People close to Ban say his goal in life is to be the world's best diplomat. He's scheduled to assume the U.N. secretary general duties on January 1st. Anna Politkovskaya, what's her story? Hundreds of mourners paid respects to the Russian journalist, who was buried this week after being gunned down in her Moscow apartment building. One of Russia's most outspoken writers, Politkovskaya was a fierce critic of the Russian President Vladimir Putin and Russia's war in Chechnya. Her work won her many accolades, including Amnesty International's global award for human rights journalism. Politkovskaya was shot four times at close range, and there are indications that her death was a contract killing.
BLITZER: Let's take a look at what's on the cover of this week's major news magazines here in the United States. Newsweek has a look at how for 50 years, North Korea plotted to go nuclear. Time magazine features a story on why Barack Obama could be the next president of the United States. And U.S. News and World Report looks at science and the soul and how new research is challenging our cherished ideas of self and the human spirit.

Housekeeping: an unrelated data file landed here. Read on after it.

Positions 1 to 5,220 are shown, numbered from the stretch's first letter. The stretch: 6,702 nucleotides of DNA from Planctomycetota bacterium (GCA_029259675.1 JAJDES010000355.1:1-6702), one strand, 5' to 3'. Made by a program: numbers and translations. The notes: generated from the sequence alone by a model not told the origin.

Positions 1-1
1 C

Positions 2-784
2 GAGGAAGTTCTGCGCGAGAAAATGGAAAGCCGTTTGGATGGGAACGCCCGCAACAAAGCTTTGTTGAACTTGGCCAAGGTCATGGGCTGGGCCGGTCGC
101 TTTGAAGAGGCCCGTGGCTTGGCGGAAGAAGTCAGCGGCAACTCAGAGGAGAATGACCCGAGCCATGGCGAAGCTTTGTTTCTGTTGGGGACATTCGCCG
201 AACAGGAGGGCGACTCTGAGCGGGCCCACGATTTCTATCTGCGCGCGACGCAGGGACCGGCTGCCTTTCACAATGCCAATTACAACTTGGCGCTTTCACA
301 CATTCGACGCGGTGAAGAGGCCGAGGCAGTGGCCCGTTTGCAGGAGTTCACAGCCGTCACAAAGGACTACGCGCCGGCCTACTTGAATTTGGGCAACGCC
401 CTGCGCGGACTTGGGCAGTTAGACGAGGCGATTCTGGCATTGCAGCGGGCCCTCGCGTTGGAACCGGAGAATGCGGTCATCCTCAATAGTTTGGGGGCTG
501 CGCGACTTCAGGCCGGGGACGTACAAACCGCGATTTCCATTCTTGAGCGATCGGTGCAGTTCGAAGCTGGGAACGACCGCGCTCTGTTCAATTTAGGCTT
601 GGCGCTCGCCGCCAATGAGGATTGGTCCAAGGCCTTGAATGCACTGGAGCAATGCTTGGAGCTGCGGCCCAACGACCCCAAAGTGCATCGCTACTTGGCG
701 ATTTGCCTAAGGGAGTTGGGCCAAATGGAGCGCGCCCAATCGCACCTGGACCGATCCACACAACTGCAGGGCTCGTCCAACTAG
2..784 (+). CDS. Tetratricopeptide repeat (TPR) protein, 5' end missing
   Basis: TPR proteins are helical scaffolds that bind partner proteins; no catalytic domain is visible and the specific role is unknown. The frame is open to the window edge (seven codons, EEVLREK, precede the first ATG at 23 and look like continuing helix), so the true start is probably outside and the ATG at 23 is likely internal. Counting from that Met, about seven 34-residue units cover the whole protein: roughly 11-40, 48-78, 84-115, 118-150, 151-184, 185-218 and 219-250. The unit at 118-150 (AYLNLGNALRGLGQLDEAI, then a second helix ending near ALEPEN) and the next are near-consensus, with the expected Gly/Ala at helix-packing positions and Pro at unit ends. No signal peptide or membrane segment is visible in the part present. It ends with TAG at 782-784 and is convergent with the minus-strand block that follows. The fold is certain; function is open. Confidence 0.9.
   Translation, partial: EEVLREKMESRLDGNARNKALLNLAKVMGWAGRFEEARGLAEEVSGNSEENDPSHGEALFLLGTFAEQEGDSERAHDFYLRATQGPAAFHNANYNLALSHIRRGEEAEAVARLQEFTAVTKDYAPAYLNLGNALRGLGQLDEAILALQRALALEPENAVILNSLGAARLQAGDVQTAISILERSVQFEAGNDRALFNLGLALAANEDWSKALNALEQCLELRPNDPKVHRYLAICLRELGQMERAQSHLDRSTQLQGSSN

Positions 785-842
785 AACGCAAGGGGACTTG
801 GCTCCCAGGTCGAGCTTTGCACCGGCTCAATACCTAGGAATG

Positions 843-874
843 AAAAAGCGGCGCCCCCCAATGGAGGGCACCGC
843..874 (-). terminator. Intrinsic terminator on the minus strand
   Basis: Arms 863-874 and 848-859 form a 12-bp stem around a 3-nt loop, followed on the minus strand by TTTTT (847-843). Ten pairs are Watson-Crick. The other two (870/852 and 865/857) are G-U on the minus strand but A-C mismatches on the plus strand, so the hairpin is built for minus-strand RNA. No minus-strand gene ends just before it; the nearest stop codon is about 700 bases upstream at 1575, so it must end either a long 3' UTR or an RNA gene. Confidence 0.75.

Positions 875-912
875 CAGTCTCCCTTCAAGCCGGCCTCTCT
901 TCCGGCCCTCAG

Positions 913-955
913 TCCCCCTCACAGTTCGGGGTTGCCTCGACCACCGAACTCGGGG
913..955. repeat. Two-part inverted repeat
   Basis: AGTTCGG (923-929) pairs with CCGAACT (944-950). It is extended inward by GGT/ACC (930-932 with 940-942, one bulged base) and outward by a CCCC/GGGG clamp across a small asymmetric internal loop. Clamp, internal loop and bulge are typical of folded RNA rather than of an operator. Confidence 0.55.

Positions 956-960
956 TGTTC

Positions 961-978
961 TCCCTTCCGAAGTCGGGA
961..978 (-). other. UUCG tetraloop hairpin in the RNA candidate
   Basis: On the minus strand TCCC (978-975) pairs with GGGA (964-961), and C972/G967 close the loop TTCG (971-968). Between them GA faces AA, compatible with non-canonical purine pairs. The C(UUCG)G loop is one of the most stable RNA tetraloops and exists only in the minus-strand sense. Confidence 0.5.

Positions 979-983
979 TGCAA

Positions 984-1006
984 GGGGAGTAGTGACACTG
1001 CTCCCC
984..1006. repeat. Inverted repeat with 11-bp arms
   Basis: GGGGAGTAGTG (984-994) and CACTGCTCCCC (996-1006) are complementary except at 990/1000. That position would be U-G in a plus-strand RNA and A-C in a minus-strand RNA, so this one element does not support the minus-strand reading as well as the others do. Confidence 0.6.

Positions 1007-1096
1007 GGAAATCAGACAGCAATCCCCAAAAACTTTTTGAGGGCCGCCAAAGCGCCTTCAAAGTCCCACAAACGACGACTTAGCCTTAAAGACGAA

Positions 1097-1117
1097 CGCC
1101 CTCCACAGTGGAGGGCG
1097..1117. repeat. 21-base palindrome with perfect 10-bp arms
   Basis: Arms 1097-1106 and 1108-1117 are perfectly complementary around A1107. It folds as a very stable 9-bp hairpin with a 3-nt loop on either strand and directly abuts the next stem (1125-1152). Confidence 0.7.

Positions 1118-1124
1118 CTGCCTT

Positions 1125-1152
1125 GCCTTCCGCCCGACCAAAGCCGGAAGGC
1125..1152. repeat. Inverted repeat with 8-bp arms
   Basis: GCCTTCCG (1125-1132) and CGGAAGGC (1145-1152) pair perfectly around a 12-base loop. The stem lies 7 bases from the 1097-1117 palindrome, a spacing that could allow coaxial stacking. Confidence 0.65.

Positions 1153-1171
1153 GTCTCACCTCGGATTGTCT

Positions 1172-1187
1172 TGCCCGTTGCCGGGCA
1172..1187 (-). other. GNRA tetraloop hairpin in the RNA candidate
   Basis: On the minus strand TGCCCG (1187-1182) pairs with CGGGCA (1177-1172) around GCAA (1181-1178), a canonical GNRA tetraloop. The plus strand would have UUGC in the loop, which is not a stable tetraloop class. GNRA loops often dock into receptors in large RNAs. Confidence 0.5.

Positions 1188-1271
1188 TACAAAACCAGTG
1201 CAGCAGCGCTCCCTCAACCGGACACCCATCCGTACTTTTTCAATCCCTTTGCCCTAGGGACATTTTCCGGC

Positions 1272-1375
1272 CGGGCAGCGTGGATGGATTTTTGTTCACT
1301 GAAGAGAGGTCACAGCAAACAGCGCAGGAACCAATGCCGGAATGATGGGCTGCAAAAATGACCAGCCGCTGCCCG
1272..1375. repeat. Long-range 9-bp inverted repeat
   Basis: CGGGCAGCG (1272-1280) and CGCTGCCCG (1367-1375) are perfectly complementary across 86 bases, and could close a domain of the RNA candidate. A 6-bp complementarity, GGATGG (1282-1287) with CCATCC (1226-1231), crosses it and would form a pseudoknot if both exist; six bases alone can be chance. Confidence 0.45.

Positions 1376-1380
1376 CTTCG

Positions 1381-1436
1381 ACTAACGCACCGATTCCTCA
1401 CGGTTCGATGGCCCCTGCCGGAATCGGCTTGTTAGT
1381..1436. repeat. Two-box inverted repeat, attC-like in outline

Time now for your e-mail. Jeff from Las Vegas visited the CNN Election Express Yourself and writes this: "It seems that Bush is planning on an attack in the near future by gaining alliances with China and going on the news with a list of reasons why we should go into North Korea. When we go into North Korea, will our military be too thinly spread?"
The CNN Election Express Yourself gives people a close-up political experience as it visits more than 13 American cities. It is now on its way to Kansas City, Missouri and will arrive on Wednesday the 18th. As always, we welcome your comments. The e-mail address, firstname.lastname@example.org.
There's much more ahead coming up on "Late Edition." Will the latest sex scandal on Capitol Hill topple the speaker, Dennis Hastert, and the Republican Party? We'll ask the party chairmen, Howard Dean and Ken Mehlman. They're standing by live.
And I'll follow up with Ron Brownstein, Candy Crowley, Stu Rothenberg. They've been keeping a close eye on the upcoming elections. And don't forget, for our North American viewers, right after "Late Edition" at 1 p.m. Eastern, John Roberts hosts "This Week at War." Stay with us. "Late Edition" will be right back.
BLITZER: This is "Late Edition," the last word in Sunday talk.
(BEGIN VIDEO CLIP)